What is this? What have you done? What have I become? I look at the mirror and see organs, blood, muscle, tissue under a layer of skin covering up a hollow, endless abyss where my soul and spirit once used to be. There is a mechanical overtone to my movements, a clockwork precision that masks my aimless existence. Are you to blame for this vegetative state I’m in? Or should I curse myself for the rot that has set in?

Perhaps I didn’t see it coming. Hindsight is a bitch and introspection is a cunning bastard that keeps scratching your raw wounds and stuffing coarse salt in them. Flirting with you was like opening my front door in a tempest, impossible to close once the violent winds of your attraction lashed at my heart. Courting you was courting Death. Like Love injecting a potent, invisible poison of passion in my veins. When did a harmless intoxication turn into a lethal addiction? I don’t know. It was inescapable then. It is inescapable now.

I frantically thrash about. A man out of his depth. A fish out of water. Gasping, with hopes of water gushing in and calming me, only to take in more air and feel my throat drying up. I freeze in my tracks like a deer in headlights. There are moments of sanity when redemption looks possible, when I scavenge the depths of that hollow abyss and try to find traces of the lost soul I once had. Madness returns mostly in the form of the same mechanical existence and the abyss swallows me whole. I am lost in the depths of my own despair.

But redeem myself, I have to. There has to be salvation somewhere, in some form, waiting for me to claim. I could forge a raft of logs, hoist sheepskin as my sails and obliterate the monstrous hurricanes of the seven seas. I could lead a revolution and topple governments. I could dismantle the Colosseum and rebuild it, brick for brick.  I could be the conqueror of worlds wasting his spoils of war on the lepers in the street without waiting for their blessings and marching on to my next conquest. Something, ANYTHING to feel a fleeting semblance of the life I once had.

Would it be enough? Would I have lived?






अब नींद नहीं आती तो थोड़ा धड़कन को सुन लेता हूँ,
मैंने दिल में माँ की लोरी छुपाकर रखीं है |
सर्दी में ओढ़ लेता हूँ एक पुराना कंबल,
मैंने माँ के आँचल की गरमाहट बचाए रखीं है |

माँ के आशीर्वाद से बड़ा फ़ायदा क्या?
माँ की नसीहत से बड़ा क़ायदा क्या?
मंदिर के तीर्थ में कहाँ मिलता है अमृत
मैंने माँ के आँसुओं की नमी बचाए रखीं है |

कौन बताए सही ग़लत किस राह पर चल पड़े?
कौन बताए दुश्मन दोस्त जिससे हम लड़ पड़े?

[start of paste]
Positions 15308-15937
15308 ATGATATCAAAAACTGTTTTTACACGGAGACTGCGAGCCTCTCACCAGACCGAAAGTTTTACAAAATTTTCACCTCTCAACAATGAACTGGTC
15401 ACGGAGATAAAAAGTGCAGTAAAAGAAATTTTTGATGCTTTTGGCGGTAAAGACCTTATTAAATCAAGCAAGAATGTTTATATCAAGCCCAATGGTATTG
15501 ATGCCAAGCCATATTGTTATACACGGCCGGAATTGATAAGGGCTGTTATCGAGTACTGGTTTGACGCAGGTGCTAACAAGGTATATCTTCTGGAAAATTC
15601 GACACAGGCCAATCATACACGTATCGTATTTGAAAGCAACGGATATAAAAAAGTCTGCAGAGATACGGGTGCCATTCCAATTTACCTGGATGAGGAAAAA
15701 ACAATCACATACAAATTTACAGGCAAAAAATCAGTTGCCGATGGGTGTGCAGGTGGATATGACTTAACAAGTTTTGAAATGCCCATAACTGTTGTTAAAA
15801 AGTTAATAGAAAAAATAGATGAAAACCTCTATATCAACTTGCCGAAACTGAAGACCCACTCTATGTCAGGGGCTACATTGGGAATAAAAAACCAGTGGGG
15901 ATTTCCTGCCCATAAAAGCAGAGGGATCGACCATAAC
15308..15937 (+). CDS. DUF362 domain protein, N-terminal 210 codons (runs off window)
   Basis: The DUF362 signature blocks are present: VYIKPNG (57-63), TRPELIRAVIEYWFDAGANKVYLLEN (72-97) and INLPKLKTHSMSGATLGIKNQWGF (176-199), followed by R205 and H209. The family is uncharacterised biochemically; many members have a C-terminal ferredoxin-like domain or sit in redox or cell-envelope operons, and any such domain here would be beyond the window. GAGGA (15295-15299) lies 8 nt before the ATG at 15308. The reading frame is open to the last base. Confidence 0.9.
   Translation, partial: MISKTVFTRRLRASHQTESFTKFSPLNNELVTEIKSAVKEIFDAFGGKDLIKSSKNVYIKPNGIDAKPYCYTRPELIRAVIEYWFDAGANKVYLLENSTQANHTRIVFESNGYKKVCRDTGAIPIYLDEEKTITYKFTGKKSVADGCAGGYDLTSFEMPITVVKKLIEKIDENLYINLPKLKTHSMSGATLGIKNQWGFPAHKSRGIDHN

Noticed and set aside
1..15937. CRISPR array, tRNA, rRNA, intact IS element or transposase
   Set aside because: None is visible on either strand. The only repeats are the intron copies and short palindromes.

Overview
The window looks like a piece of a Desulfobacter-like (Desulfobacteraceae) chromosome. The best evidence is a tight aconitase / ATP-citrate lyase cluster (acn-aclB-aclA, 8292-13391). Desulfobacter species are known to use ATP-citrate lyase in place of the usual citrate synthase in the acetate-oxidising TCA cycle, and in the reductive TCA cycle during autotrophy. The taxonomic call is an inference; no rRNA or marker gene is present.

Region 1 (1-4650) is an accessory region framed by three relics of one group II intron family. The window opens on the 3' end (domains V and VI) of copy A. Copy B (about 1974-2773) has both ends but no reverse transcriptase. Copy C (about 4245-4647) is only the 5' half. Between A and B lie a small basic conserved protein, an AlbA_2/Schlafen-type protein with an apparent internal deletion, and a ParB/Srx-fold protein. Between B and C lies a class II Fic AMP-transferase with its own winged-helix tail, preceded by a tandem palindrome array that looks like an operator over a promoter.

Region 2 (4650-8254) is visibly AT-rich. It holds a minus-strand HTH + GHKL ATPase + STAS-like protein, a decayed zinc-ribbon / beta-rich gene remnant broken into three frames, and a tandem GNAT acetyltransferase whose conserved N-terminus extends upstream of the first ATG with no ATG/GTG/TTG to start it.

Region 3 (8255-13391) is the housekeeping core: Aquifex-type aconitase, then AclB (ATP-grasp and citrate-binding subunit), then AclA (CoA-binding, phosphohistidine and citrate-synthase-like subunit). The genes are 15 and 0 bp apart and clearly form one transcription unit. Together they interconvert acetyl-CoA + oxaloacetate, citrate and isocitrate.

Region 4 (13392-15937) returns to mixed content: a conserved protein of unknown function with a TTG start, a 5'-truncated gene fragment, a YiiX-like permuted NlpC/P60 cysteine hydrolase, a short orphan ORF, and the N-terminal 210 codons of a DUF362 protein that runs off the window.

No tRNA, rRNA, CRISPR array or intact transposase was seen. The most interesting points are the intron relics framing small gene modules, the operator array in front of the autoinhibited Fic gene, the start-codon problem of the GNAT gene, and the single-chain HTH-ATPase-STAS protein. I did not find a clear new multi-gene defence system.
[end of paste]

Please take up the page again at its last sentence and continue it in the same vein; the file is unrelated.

खामोशी की चीख़ हो या शोर में सन्नाटा
मैंने जेहन में अब भी माँ बसाए रखीं है |



Takes you places.

Places you’d rather be and places you don’t want to see.

Places of your dreams and places that make you scream.

Places dark with a ray of light, places bright with a storm in sight.

Places you never want to leave, places real yet so make-believe.


Changes you.

For better and for worse, without a chance to rehearse.

Makes you a Demon and a God, makes you fight wars uncalled for.

Makes you laugh in your misery, makes you cry when you’re happy.

Makes you a saint. Makes you a sinner.  Makes you lose all and still be a winner.


Kills you.

Drives a knife in your spine and kisses you a sweet kiss goodbye.

Squeezes your heart dry and leaves you to die.

Rips you apart from a gaping bullethole to leave you a corpse without a soul.

Makes you hate life and welcome death. Makes you pray for your final wreath.




The Fog

It wasn’t a typical cold winter’s night. And yet just cold enough for a walk. The first fog of the season rolled lazily over the dim gas lit streets. We were strolling, wandering really. We didn’t know where the road was taking us, and didn’t need to. She looked splendid enough to make me forget journeys and destinations. Her face glowed in whatever little light the street lamps shared with the world around them. I was mesmerized. She was bewildered. Her beauty and modesty was as beautiful a potion as it was toxic. And my heart was already feeling the first pangs of its power.

I deliberately stopped under a lamp to slow her down, just so I could soak in the radiance of her face. The fog rolled past the lamp as lazily as ever, but it danced across her face, caressing it like a lover and making me jealous. And in that jealous, love filled rage, I touched her cheeks, almost as if to wipe those shadows off her face. Startled, her eyes questioned me as fleetingly as they found the answer. She smiled and something in those eyes assured me the fog could never touch her the way I did. Her eyes laid bare my insecurities and covered them in a blanket. I was lost in them, and would’ve paid a fortune not to be found again.